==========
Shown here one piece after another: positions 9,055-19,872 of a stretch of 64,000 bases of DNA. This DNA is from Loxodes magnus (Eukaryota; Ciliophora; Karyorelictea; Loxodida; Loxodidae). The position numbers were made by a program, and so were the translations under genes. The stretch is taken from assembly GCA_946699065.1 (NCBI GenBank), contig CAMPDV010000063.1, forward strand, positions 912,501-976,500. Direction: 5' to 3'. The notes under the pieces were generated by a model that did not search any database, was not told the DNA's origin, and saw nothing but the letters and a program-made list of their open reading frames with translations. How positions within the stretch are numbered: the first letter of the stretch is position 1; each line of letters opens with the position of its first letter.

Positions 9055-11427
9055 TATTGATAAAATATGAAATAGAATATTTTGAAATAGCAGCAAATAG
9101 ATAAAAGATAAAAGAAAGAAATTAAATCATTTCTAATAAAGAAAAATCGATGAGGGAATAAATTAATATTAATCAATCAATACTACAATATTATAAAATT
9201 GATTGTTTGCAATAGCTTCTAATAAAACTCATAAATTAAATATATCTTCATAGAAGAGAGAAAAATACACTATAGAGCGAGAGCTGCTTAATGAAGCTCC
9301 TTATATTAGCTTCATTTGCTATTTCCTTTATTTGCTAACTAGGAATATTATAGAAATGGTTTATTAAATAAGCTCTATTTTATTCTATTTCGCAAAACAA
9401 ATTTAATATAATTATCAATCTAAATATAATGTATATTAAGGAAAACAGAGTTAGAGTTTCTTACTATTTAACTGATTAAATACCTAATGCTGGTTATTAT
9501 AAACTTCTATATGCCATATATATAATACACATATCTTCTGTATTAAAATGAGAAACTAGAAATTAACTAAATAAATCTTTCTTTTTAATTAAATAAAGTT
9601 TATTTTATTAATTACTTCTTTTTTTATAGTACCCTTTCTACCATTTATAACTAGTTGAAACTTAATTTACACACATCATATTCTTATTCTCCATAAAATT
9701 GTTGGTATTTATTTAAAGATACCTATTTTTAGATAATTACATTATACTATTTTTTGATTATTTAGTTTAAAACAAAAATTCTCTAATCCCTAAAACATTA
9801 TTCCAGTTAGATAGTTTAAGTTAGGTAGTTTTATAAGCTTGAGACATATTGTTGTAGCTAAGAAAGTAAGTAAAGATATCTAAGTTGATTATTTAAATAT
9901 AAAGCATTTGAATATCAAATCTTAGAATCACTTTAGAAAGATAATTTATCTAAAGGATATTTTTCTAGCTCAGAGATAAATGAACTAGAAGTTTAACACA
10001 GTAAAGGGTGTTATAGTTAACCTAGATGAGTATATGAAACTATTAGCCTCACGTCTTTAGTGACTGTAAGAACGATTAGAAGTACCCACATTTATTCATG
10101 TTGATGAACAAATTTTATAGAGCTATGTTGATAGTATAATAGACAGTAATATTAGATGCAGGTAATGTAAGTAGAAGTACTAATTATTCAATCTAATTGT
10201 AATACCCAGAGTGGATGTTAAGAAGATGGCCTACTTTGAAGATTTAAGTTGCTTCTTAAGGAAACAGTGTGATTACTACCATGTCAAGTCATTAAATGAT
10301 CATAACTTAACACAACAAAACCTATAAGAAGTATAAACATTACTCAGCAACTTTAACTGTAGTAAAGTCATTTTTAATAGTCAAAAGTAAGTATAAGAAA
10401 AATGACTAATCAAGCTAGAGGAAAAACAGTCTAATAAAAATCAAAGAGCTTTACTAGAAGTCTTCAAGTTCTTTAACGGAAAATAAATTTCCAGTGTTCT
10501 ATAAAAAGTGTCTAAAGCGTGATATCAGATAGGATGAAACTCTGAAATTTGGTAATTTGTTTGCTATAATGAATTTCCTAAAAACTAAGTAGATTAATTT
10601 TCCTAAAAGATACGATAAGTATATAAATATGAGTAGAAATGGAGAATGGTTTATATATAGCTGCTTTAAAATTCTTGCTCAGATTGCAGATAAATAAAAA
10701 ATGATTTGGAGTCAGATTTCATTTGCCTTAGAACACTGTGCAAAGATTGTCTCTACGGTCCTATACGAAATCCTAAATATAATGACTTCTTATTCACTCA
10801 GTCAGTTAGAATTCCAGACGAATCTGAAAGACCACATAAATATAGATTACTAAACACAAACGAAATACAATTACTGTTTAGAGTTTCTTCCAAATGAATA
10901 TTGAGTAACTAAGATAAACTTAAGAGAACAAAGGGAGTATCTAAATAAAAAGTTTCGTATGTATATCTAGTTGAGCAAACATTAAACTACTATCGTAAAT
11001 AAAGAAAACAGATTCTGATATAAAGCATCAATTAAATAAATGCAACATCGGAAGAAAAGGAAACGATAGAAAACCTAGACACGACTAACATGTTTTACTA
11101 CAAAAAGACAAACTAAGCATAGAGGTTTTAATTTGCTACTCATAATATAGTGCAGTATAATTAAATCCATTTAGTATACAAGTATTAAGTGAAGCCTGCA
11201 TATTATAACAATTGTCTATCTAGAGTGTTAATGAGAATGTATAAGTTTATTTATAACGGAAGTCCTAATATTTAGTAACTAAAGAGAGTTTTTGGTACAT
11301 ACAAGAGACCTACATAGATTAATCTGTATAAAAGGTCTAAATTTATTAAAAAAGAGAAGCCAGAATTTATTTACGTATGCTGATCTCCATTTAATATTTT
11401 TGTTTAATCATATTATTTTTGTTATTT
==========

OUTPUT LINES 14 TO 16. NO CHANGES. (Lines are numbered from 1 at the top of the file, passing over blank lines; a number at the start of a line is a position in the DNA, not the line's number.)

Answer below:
10101 TTGATGAACAAATTTTATAGAGCTATGTTGATAGTATAATAGACAGTAATATTAGATGCAGGTAATGTAAGTAGAAGTACTAATTATTCAATCTAATTGT
10201 AATACCCAGAGTGGATGTTAAGAAGATGGCCTACTTTGAAGATTTAAGTTGCTTCTTAAGGAAACAGTGTGATTACTACCATGTCAAGTCATTAAATGAT
10301 CATAACTTAACACAACAAAACCTATAAGAAGTATAAACATTACTCAGCAACTTTAACTGTAGTAAAGTCATTTTTAATAGTCAAAAGTAAGTATAAGAAA